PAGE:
By Liam Morgan |
Anti-doping is stuck in the past and a rethink of the system is drastically needed, former World Anti-Doping Agency (WADA) director general David Howman has claimed.
Howman, who worked for WADA from 2003 to 2016 and is now chairman of the Athletics Integrity Unit, made the remarks in a candid opening address at the Partnership for Clean Competition (PCC) Conference in London this week.
The New Zealander said changes were required if the system was to achieve its main aim of catching drugs cheats.
Howman, a vocal critic of WADA in the fallout of the Russian doping scandal, said some of the processes, such as urine testing, are almost the same today as they were in the 1970s.
According to Reuters, Howman also claimed it was easy for athletes to deceive urine tests.
“We all know urine analysis has not advanced much,” he said.
“We’re still in a position where we’re getting the same number of positive cases each year and many of them are in the category of what I call the ‘dopey dopers’ – the inadvertent dopers, or the ones who are just darned stupid.
“We’ve worked out other ways of doing forensic science in terms of solving crime.
“Why aren’t we doing something more innovative?
“My worry is that we still do it because it’s the way to build up numbers, not the way to catch the cheats.
“There’s a misguided view that perhaps it’s deterring people.
“Well, it’s catching the stupid ones because they just are stupid.
“But it’s not catching the real cheats.”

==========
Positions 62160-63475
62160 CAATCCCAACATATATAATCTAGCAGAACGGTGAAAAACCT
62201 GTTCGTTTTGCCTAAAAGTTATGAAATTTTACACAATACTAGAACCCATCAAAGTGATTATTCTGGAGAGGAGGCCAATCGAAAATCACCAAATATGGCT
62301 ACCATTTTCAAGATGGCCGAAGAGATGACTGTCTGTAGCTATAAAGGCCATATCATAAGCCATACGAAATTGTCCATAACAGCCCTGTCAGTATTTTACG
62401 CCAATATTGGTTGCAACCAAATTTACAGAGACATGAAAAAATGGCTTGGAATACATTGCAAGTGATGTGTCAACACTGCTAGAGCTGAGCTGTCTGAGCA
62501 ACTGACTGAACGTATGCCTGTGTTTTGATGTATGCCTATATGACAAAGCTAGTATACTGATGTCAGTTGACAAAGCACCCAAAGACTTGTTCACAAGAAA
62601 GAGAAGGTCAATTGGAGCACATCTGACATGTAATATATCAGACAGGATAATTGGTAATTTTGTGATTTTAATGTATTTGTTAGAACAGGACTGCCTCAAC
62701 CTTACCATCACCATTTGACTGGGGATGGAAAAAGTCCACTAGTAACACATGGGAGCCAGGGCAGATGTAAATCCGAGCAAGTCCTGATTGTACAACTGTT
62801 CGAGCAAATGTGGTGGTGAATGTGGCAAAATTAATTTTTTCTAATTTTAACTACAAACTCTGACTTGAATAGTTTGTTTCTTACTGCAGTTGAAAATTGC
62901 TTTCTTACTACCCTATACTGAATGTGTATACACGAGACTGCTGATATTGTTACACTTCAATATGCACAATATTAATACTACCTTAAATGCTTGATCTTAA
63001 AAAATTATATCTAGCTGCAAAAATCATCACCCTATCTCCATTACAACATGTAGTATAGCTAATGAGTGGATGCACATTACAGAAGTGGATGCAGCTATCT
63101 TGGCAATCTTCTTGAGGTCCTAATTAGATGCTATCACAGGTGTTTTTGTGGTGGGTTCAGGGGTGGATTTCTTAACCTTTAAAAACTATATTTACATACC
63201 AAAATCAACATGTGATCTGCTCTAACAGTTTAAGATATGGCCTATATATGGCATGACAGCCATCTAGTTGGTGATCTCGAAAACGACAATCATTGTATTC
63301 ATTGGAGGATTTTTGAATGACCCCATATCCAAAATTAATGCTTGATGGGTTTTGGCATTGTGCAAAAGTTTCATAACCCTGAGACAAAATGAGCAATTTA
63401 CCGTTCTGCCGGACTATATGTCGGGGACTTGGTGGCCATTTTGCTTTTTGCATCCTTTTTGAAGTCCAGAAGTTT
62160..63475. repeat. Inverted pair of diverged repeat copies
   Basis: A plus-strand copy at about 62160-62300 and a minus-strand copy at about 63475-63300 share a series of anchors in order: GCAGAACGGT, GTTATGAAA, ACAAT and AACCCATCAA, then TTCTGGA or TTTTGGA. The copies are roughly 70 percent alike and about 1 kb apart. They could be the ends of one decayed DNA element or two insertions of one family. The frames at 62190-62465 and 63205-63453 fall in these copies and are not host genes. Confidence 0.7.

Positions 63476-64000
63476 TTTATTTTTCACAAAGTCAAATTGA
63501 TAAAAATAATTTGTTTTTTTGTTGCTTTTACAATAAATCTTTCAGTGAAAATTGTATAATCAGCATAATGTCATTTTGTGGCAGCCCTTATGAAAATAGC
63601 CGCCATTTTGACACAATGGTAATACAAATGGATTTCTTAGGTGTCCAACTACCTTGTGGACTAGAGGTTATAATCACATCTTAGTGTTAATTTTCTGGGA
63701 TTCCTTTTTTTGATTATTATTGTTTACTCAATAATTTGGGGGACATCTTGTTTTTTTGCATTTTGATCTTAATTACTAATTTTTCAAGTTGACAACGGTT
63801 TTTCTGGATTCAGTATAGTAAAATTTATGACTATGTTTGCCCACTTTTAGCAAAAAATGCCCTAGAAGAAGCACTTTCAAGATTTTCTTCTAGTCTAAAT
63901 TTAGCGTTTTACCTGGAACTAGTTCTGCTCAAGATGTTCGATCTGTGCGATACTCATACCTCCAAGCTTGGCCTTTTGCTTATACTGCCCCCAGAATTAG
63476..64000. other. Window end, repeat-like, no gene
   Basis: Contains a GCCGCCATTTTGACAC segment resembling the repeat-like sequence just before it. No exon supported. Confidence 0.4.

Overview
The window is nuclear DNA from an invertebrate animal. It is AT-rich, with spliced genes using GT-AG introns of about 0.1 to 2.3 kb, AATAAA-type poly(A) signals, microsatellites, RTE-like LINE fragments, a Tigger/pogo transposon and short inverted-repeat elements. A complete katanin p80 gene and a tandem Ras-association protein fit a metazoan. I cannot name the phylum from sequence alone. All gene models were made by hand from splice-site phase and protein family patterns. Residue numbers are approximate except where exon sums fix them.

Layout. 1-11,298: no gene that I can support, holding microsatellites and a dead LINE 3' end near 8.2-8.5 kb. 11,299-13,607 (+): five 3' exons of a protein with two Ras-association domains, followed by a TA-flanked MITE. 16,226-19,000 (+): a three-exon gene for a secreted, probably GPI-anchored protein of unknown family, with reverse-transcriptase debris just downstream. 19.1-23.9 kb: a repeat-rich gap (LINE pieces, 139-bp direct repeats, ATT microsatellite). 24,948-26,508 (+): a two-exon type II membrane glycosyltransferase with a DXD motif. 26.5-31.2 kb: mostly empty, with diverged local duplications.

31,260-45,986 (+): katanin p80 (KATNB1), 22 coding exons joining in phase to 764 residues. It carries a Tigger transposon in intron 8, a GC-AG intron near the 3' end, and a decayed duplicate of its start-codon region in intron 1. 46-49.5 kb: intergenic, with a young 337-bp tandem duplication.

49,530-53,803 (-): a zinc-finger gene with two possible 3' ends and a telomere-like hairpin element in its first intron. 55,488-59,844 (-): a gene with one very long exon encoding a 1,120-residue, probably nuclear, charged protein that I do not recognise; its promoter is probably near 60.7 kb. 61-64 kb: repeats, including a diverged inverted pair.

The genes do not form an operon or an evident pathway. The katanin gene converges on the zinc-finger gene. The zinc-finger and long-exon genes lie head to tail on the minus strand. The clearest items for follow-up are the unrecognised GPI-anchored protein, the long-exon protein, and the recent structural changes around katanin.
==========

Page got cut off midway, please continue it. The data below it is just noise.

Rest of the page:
Increased representation for athletes was among the other issues covered at the conference, held at King’s College London.
Attendees included marathon world record holder Paula Radcliffe, WADA Athlete Committee chairperson Beckie Scott and American long-distance runner Kara Goucher.
A number of predominantly-Western athletes have spoken out in recent months to demand an increased say in decision-making in areas including anti-doping.
Scott and the WADA Athlete Committee are assessing how this can be done within WADA after it established a working group last year.
A package of governance reforms approved by WADA in November did not include adding additional athletes on to the Foundation Board and Executive Committee.
“There has been an unignorable shift in athletes really coming together and a prevailing feeling that we, the athlete community, have the opportunity to effect change for how anti-doping is run,” said Goucher.
“Until now, we’ve wrongly feared speaking out but now athletes are being emboldened to put across their view and finally it is starting to be heard.”
Sports lawyer Mike Morgan warned, however, that the viewpoint of athlete groups was “too fragmented”.
Republished with permission from insidethegames.biz.